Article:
Universal offers an Attraction Assistance Pass which provides guests with a return time comparable to the current wait time. You are only able to get a single return time until you’ve ridden the ride. After that, you can receive another return time for a second attraction. Guests in a wheelchair may not need an Attraction Assistance Pass, as Universal has built most of their queues to be accessible to those using a wheelchair, but the Guest Services Team evaluates this on a case-by-case basis.
At Six Flags parks, guests must first get approval to bring outside food in for special dietary or medical needs. If approved, Guest Services will mark and date the containers to show that they have been approved to bring into the park.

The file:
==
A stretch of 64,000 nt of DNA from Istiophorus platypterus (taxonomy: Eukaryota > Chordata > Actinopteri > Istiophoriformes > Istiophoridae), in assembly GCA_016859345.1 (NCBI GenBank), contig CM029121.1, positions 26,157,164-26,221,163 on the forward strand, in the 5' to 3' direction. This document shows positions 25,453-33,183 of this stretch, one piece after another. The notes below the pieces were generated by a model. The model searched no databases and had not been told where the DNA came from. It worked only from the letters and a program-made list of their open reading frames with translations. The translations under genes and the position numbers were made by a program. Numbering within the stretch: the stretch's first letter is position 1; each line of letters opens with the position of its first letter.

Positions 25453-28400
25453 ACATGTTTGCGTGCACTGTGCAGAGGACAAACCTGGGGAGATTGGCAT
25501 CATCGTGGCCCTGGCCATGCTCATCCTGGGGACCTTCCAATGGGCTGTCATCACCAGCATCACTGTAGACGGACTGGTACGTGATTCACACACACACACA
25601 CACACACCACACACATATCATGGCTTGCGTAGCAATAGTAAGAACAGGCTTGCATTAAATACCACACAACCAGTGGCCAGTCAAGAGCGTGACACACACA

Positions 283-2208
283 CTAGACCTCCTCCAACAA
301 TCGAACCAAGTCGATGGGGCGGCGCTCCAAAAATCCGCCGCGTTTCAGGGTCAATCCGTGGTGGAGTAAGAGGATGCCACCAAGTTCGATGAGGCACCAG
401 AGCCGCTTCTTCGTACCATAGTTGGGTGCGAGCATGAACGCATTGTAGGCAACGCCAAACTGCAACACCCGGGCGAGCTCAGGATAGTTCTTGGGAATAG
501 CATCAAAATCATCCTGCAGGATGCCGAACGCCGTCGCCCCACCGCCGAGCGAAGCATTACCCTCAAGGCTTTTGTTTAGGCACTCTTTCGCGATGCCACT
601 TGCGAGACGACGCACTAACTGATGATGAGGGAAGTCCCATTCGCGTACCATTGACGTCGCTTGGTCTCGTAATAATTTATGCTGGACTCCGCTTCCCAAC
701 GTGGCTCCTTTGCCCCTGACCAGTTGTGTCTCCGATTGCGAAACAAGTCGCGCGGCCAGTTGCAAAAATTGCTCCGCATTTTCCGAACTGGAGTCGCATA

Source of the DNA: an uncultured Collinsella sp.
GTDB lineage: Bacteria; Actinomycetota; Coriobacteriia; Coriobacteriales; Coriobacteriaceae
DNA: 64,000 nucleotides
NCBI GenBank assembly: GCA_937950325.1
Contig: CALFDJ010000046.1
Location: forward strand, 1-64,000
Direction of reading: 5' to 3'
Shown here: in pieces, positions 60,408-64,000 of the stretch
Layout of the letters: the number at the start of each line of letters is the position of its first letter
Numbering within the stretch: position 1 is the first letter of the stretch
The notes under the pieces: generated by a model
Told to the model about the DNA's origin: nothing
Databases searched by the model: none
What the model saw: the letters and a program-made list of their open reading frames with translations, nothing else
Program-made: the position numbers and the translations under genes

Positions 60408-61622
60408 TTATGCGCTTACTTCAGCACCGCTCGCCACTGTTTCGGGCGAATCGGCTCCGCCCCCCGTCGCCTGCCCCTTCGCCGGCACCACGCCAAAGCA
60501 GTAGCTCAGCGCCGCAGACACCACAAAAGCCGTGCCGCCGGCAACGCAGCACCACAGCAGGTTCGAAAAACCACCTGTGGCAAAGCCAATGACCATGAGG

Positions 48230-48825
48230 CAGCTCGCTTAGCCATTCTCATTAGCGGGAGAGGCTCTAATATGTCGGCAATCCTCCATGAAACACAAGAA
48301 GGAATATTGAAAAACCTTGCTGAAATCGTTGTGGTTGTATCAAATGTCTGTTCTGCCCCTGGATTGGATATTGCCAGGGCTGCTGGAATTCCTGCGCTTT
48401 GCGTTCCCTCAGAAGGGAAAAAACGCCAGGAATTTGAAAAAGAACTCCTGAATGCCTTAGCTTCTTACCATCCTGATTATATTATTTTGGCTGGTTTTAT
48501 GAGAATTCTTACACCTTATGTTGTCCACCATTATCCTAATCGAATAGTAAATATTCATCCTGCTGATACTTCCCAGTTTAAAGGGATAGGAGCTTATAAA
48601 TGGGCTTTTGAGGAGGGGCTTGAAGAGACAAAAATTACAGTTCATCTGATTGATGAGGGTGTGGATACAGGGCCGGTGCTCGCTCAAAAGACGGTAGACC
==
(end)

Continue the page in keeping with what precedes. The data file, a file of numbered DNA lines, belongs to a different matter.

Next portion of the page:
They offer an Attraction Accessibility Program to guests who have a medical need and/or disability. To obtain the pass, Six Flags requires you to show a valid doctor’s note with the guest’s name, the doctor’s name, address, phone number, signature, and a statement indicating the guest has a disability or other qualifying impairment that prevents them from waiting in a standard queue. The note must not include the guest’s diagnosis. The guest is also required to provide photo ID. With the Attraction Accessibility Program, the guest and three companions are covered by the pass and can enter through the alternate entrance. They receive a reservation time comparable to the current wait time. You have a fifteen-minute period after your reservation time to board this attraction. After this time, another reservation must be made. If there are more people in the party, they must wait in the standard queue. Once they reach the front of the line, they let the employees know that there are other member of their party joining using the Attraction Accessibility Program.